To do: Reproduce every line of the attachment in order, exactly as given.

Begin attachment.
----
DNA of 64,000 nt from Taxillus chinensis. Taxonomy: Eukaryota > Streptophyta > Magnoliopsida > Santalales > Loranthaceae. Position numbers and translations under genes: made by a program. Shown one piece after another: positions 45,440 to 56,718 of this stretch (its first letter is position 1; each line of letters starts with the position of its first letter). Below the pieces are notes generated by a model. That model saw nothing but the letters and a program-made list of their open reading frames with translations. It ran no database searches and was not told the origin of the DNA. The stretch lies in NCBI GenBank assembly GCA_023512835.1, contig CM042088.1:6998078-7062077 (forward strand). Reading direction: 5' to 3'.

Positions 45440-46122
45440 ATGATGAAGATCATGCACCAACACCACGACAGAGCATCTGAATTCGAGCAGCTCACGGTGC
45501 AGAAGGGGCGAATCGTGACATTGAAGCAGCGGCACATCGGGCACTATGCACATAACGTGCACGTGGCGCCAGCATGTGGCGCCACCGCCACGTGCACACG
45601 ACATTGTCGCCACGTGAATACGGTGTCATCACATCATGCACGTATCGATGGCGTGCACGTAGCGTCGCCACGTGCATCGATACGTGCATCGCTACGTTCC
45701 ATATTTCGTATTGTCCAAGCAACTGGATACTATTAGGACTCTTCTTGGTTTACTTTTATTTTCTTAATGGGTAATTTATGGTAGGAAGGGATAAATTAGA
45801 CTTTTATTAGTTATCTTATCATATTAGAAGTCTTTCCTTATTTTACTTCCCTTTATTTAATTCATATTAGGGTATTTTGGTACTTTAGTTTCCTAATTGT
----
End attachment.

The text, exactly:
DNA of 64,000 nt from Taxillus chinensis. Taxonomy: Eukaryota > Streptophyta > Magnoliopsida > Santalales > Loranthaceae. Position numbers and translations under genes: made by a program. Shown one piece after another: positions 45,440 to 56,718 of this stretch (its first letter is position 1; each line of letters starts with the position of its first letter). Below the pieces are notes generated by a model. That model saw nothing but the letters and a program-made list of their open reading frames with translations. It ran no database searches and was not told the origin of the DNA. The stretch lies in NCBI GenBank assembly GCA_023512835.1, contig CM042088.1:6998078-7062077 (forward strand). Reading direction: 5' to 3'.

Positions 45440-46122
45440 ATGATGAAGATCATGCACCAACACCACGACAGAGCATCTGAATTCGAGCAGCTCACGGTGC
45501 AGAAGGGGCGAATCGTGACATTGAAGCAGCGGCACATCGGGCACTATGCACATAACGTGCACGTGGCGCCAGCATGTGGCGCCACCGCCACGTGCACACG
45601 ACATTGTCGCCACGTGAATACGGTGTCATCACATCATGCACGTATCGATGGCGTGCACGTAGCGTCGCCACGTGCATCGATACGTGCATCGCTACGTTCC
45701 ATATTTCGTATTGTCCAAGCAACTGGATACTATTAGGACTCTTCTTGGTTTACTTTTATTTTCTTAATGGGTAATTTATGGTAGGAAGGGATAAATTAGA
45801 CTTTTATTAGTTATCTTATCATATTAGAAGTCTTTCCTTATTTTACTTCCCTTTATTTAATTCATATTAGGGTATTTTGGTACTTTAGTTTCCTAATTGT